Topsight, March 15, 2009
Happy Happy Joy Joy edition.
Doom!: If you're still feeling chipper after reading about the latest incipient disaster, and you use Twitter, perhaps you should consider following Low Flying Rocks, a Twitter stream that mentions every near-Earth object (NEO) that comes within 0.2 Astronomical Units (or a fifth of the distance between the Earth and the Sun, roughly 19 million miles). It's relatively low-traffic -- usually just a few per day, if even that -- and most NEOs fly by at a good distance. Occasionally, though, you get one of these:
2009 EW just passed the Earth at 13km/s, approximately three hundred and forty-four thousand km away. 7:37 PM Mar 5th from Twitter4R
To put that in perspective, that's a bit further out than the Moon. Or, in astronomical terms, buzzing right past our figurative ear.
DOOM!: Like half of Blogostan, I'm going to point you to Clay Shirky's piece on the death of newspapers. If you haven't read it, you really should -- it offers useful insights into what happens during big changes of all kinds. This section stands out:
That is what real revolutions are like. The old stuff gets broken faster than the new stuff is put in its place. The importance of any given experiment isn’t apparent at the moment it appears; big changes stall, small changes spread. Even the revolutionaries can’t predict what will happen.
Exercise for the reader: re-read the piece, and substitute "politics," "economics," and "social cohesion" for "newspapers."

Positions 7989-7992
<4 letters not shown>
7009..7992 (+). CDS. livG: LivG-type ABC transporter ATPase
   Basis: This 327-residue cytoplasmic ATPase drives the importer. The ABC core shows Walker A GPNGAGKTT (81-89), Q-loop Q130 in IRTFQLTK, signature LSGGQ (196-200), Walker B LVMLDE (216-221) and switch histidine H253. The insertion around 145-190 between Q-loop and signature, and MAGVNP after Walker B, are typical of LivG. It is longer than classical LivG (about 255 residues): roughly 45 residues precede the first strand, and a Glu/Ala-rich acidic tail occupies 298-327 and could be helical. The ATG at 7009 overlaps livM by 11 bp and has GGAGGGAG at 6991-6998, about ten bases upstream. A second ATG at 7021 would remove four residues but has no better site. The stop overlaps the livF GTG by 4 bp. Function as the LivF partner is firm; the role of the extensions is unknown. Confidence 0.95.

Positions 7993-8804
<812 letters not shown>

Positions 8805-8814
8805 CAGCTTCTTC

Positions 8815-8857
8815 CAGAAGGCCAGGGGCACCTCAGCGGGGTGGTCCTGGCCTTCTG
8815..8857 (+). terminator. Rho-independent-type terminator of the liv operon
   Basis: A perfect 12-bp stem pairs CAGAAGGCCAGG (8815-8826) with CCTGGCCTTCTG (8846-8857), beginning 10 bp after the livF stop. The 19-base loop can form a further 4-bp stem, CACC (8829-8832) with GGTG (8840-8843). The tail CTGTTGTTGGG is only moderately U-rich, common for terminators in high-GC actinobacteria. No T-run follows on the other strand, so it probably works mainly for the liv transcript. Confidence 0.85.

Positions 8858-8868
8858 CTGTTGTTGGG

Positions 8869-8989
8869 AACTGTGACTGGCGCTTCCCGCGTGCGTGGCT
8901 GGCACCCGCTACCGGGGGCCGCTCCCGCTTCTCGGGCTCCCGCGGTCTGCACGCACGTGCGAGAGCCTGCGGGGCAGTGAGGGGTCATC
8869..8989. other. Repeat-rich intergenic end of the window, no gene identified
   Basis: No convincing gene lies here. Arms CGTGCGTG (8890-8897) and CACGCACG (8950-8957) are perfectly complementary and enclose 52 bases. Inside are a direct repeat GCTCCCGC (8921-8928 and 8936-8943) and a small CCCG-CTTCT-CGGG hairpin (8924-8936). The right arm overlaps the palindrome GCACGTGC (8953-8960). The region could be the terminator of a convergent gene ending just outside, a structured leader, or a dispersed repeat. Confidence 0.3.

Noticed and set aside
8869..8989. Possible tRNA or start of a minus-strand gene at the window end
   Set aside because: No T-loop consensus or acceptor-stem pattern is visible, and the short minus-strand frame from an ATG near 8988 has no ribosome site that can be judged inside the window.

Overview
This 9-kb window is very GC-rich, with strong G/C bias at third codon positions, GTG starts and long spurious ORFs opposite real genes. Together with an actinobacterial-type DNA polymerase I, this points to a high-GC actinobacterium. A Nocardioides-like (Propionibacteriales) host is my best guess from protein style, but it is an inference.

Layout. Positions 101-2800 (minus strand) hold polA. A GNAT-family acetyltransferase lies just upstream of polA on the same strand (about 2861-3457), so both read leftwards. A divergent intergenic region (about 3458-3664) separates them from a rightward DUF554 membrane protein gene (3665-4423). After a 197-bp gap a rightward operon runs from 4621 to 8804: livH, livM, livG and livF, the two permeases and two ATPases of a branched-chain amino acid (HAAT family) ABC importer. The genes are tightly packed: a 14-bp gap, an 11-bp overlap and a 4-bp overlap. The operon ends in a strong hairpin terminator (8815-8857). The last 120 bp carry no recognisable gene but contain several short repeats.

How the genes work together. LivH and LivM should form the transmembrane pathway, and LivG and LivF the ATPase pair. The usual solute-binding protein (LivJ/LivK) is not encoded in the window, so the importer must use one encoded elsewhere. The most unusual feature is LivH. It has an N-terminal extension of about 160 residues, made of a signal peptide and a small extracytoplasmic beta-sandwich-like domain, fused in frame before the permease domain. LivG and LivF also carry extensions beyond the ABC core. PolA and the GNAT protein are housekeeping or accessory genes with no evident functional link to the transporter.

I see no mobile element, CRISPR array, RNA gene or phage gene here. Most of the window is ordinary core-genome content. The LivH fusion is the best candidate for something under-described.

DOOM!: I just caught a link to this, from late last year. It's a bit of info that deserved greater visibility: your share of the global derivatives bubble? $190K.
According to various distinguished sources including the Bank for International Settlements (BIS) in Basel, Switzerland -- the central bankers' bank -- the amount of outstanding derivatives worldwide as of December 2007 crossed USD 1.144 Quadrillion, ie, USD 1,144 Trillion. [...]
1. The entire GDP of the US is about USD 14 trillion.
2. The entire US money supply is also about USD 15 trillion.
3. The GDP of the entire world is USD 50 trillion. USD 1,144 trillion is 22 times the GDP of the whole world. [...]
8. The population of the whole planet is about 6 billion people. So the derivatives market alone represents about USD 190,000 per person on the planet.
This will never be paid out. The question, then, is how do we disentangle the global economy from all of this?